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Daryl Sherman - Johnny Mercer: A Centennial Tribute (2009)

3-05-2016, 18:11
Jazz | Vocal Jazz

Title: Johnny Mercer: A Centennial Tribute
Year Of Release: 2009
Label: Arbors Records
Genre: Jazz, Vocal Jazz
Quality: Mp3/320
Total Time: 01:02:48
Total Size: 156 Mb


1. I'm Shadowing You
2. Little Ingenue
3. Midnight Sun
4. Jeepers Creepers
5. Come Rain Or Shine
6. The Bathtub Ran Over Again
7. Lazy Bones
8. Peter Piper
9. I Thought About You
10. At The Jazz Band Ball
11. Charade
12. Dream
13. Twilight World
14. Here Come The British

Daryl Sherman (vocals, piano)
Wycliffe Gordon (vocals, trombone)
Jay Leonhart (vocals, bass instrument)
Howard Alden (guitar, banjo, trumpet)
Jerry Dodgion (alto saxophone)
Marian McPartland, Barbara Carroll (piano)
Chuck Redd (vibraphone, drums)

Daryl Sherman is one of a handful of active vocalist/pianists who is equally talented in both roles. It is quite fitting that she chose to celebrate the centennial of lyricist/singer Johnny Mercer's birth with this delightful tribute covering 14 of his songs, accompanied by alto saxophonist Jerry Dodgion, trombonist Wycliffe Gordon, guitarist Howard Alden, bassist Jay Leonhart, and drummer Chuck Redd, all of whom she has likely shared the bandstand with over the years, especially during jazz parties.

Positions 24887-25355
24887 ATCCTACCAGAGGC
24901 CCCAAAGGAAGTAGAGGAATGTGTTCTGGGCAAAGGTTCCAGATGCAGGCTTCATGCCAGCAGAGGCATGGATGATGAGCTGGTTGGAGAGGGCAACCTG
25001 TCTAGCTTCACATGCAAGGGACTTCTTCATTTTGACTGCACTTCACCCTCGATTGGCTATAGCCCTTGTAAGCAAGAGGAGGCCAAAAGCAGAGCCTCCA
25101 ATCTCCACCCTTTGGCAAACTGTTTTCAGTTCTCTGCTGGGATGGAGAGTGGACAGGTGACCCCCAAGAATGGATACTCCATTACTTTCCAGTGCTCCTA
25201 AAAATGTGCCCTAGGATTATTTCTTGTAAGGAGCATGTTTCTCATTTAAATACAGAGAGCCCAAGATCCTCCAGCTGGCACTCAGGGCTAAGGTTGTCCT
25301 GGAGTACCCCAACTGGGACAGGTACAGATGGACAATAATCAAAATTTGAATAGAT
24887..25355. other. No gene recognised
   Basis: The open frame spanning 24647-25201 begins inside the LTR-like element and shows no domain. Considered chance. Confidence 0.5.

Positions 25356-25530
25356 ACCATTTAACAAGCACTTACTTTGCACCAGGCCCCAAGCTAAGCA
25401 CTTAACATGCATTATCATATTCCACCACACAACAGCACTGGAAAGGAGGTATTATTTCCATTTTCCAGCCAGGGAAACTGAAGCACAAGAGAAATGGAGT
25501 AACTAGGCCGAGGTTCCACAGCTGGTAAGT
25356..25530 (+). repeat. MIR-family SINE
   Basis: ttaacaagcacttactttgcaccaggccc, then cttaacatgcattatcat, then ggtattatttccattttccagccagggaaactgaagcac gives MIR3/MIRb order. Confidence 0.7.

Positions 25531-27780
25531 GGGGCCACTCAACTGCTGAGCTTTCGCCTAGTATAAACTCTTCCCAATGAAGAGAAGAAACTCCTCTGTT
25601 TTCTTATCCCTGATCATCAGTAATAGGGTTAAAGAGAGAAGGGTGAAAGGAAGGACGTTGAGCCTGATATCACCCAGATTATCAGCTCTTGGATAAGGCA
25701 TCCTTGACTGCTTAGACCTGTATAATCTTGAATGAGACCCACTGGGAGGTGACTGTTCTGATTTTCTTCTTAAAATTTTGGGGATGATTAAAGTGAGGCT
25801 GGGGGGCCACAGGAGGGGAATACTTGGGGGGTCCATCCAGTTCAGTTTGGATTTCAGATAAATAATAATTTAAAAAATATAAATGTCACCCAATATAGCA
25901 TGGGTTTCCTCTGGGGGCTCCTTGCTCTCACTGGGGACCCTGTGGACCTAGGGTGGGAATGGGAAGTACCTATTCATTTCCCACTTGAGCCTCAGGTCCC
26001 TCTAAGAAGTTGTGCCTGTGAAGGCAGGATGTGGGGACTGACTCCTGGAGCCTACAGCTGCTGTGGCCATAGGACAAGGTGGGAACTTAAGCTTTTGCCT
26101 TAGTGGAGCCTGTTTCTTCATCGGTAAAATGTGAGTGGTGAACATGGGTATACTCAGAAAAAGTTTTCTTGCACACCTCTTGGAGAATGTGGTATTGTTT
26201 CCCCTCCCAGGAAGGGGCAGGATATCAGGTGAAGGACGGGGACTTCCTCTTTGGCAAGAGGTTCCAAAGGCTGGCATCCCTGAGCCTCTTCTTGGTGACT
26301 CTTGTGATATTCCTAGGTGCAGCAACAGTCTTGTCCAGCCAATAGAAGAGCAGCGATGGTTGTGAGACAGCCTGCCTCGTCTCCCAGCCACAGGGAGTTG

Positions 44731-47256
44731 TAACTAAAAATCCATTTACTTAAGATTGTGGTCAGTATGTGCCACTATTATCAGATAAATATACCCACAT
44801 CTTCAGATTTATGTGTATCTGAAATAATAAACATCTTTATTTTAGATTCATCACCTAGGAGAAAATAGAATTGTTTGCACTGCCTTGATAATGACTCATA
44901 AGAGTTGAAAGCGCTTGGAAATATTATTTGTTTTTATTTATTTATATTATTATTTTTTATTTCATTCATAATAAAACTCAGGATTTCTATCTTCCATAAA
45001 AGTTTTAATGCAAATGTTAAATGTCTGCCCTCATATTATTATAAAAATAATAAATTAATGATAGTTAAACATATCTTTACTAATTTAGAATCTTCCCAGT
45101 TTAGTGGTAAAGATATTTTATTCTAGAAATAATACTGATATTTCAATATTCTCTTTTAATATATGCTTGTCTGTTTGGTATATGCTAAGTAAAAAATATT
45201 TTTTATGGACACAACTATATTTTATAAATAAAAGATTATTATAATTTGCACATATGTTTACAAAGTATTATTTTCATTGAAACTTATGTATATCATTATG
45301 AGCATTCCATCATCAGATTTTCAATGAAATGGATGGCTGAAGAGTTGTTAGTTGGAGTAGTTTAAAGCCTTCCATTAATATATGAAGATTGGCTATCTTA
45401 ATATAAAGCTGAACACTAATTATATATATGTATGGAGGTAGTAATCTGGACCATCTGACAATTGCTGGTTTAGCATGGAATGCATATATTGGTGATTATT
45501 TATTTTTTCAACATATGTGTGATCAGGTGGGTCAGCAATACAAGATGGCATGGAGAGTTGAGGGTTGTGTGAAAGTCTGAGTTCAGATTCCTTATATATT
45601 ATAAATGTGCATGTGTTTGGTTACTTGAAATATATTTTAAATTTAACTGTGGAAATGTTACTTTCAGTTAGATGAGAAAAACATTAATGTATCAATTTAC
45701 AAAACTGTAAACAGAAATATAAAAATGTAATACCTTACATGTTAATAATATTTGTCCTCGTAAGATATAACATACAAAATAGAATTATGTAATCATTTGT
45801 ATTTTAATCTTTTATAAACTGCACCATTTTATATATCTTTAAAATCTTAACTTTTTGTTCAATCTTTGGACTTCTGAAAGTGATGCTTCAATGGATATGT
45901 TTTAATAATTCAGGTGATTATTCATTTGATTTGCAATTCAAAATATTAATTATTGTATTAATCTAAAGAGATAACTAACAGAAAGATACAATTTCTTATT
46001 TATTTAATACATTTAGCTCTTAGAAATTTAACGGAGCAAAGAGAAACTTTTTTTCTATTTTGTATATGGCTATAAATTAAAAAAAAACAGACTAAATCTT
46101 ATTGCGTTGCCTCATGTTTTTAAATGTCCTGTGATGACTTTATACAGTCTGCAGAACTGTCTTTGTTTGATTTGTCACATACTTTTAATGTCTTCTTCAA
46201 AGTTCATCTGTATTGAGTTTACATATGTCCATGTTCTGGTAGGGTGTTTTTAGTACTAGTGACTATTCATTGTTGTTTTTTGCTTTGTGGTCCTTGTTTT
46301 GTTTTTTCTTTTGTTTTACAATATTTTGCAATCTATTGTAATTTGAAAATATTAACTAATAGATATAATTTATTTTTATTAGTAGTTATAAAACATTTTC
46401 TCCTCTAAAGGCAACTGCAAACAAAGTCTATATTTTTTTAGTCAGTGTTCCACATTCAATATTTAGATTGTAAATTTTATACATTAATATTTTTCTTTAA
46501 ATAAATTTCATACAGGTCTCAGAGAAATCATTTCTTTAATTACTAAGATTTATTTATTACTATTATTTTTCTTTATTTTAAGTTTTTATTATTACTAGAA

Her interpretation of "I'm Shadowing You," with music by the late pianist/vocalist Blossom Dearie, suggests the influence of Dearie on her singing style, though she nods to both Mercer and Dearie by altering the lyrics at its conclusion. Another singing pianist, the veteran Barbara Carroll, takes over at the keyboard for a duet with Sherman in a leisurely, romantic take of "I Thought About You," the mark of a confident vocalist. Marian McPartland wrote the music to "Twilight World," so she was an obvious guest to play the duet with Sherman in a shimmering performance. Sherman also generously showcases her musicians.
Howard Alden is her sole accompanist for her intimate setting of "Come Rain or Come Shine." Gordon duets with her in the obscure but amusing "The Bathtub Ran Over Again," while both the trombonist and Leonhart share the vocals with her in the witty "Here Come the British," another overlooked gem. Daryl Sherman found the perfect mix of songs and musicians for this rewarding salute to Johnny Mercer and this marvelous CD will easily stand the test of time. (Ken Dryden)

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